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Tuesday, August 17, 2010

Internet Addresses Will Run Out In A Year

The world will run out of internet IP addresses in less than a year because of the explosion in smartphones, experts have warned.


The rise of smartphones means the internet address pool will run dry soon

Inaction by internet providers could lead to broken applications and more expensive net connections.

IP addresses do not refer to website domain names, but the unique sequence of numbers used to identify each computer, website or other internet-connected device.

The protocol used by the majority of web users, known as IPv4, provides only about four billion IP addresses.

Currently there are only about 232 million IP addresses left which is enough for about 340 days only, the Sydney Morning Herald reported.

"When the IPv4 protocol was developed 30 years ago, it seemed to be a reasonable attempt at providing enough addresses," John Lindsay, carrier relations manager at the Australian internet service provider (ISP) Internode told the Herald.

"Bearing in mind that at that point personal computers didn't really exist, the idea that mobile phones might want an IP address hadn't occurred to anybody because mobile phones hadn't been invented [and] the idea that airconditioners and refrigerators might want them was utterly ludicrous."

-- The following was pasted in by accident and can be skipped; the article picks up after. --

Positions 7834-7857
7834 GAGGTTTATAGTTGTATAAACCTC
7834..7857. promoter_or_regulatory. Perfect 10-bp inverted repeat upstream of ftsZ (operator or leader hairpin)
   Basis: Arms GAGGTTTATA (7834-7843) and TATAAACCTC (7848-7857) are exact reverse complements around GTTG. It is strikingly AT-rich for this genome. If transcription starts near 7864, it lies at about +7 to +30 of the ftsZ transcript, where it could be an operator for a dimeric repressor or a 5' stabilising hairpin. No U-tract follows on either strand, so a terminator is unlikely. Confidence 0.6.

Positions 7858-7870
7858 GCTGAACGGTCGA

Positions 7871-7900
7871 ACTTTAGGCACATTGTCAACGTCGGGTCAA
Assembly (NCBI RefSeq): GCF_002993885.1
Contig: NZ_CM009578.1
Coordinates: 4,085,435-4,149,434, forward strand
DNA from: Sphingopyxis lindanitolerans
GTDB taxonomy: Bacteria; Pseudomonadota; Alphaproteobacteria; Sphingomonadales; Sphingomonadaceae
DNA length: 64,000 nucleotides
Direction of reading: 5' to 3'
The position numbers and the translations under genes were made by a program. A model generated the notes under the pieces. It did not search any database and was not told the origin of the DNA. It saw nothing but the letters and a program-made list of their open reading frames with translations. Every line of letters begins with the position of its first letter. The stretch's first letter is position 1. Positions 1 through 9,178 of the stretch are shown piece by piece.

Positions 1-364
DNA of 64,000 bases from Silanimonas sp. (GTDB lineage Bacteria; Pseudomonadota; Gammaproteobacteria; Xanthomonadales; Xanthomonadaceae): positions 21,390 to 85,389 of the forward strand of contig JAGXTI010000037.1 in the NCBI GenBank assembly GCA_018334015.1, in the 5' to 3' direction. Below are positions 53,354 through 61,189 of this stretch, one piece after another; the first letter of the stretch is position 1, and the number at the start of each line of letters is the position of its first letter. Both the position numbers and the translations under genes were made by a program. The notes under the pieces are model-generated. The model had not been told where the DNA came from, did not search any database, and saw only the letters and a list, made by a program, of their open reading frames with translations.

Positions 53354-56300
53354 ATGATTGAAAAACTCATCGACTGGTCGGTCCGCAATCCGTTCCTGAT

The problem can be compared to Britain running out of phone numbers due to the growth of telephone connections, which in past has been resolved by changing dialling codes and adding new digits.

Internet users in China

Internet users will need to get their devices upgraded

Experts say that a solution would be to adopt a new protocol, IPv6, which uses a 128-digit address.

It would give everyone in the world more than four billion addresses each.

But the internet industry so far has not been eager to introduce it.

To make it work, each device that connects to the internet would need to be reconfigured or upgraded. Some users may even find themselves forced to buy new hardware.

The Windows and Mac operating systems both, however, support the new protocol, as do some smartphones such as the iPhone.

But if the new protocol is not introduced in time, multiple customers may need to share IP addresses while waiting for it. As a consequence common applications, such as Gmail and iTunes, may cease to work.